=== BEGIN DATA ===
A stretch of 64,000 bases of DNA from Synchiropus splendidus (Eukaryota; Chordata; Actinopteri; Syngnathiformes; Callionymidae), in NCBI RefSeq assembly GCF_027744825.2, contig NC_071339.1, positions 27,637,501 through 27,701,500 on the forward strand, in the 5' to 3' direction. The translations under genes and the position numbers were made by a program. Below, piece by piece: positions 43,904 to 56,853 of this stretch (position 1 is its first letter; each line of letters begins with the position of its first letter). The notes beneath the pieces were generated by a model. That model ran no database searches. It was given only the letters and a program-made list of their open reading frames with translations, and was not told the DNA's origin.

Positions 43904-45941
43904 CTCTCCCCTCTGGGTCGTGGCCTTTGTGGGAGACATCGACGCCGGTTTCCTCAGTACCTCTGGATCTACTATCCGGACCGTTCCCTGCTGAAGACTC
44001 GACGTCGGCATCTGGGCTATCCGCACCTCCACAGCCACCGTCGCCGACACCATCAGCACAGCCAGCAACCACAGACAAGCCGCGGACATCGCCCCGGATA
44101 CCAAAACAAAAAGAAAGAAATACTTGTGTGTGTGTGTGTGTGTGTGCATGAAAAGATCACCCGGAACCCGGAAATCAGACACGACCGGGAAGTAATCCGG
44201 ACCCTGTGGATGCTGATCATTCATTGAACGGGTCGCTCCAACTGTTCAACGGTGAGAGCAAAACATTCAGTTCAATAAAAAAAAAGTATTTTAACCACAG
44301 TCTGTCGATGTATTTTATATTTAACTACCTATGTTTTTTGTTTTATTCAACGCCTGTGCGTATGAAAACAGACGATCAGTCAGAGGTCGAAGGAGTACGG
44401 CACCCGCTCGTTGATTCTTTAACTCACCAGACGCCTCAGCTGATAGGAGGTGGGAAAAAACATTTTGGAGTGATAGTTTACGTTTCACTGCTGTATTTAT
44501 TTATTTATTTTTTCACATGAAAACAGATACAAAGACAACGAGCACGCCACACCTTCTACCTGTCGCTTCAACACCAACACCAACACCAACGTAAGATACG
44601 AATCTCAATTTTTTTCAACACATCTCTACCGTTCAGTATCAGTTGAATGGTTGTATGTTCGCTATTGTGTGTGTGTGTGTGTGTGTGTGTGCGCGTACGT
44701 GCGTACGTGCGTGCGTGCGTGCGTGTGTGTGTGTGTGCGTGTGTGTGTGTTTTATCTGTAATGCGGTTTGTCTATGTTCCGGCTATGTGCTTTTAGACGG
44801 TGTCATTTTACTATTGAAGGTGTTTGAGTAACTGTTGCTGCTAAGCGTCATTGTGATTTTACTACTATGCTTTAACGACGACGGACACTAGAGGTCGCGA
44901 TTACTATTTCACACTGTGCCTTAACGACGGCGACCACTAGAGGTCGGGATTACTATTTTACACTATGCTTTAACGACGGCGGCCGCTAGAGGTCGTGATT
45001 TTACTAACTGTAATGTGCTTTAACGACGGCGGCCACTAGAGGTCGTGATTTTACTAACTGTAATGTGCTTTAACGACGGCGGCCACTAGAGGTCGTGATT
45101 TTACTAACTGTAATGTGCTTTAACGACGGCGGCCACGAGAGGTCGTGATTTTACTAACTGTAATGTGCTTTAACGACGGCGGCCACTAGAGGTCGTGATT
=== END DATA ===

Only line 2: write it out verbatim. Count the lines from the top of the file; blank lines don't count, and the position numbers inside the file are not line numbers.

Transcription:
Positions 43904-45941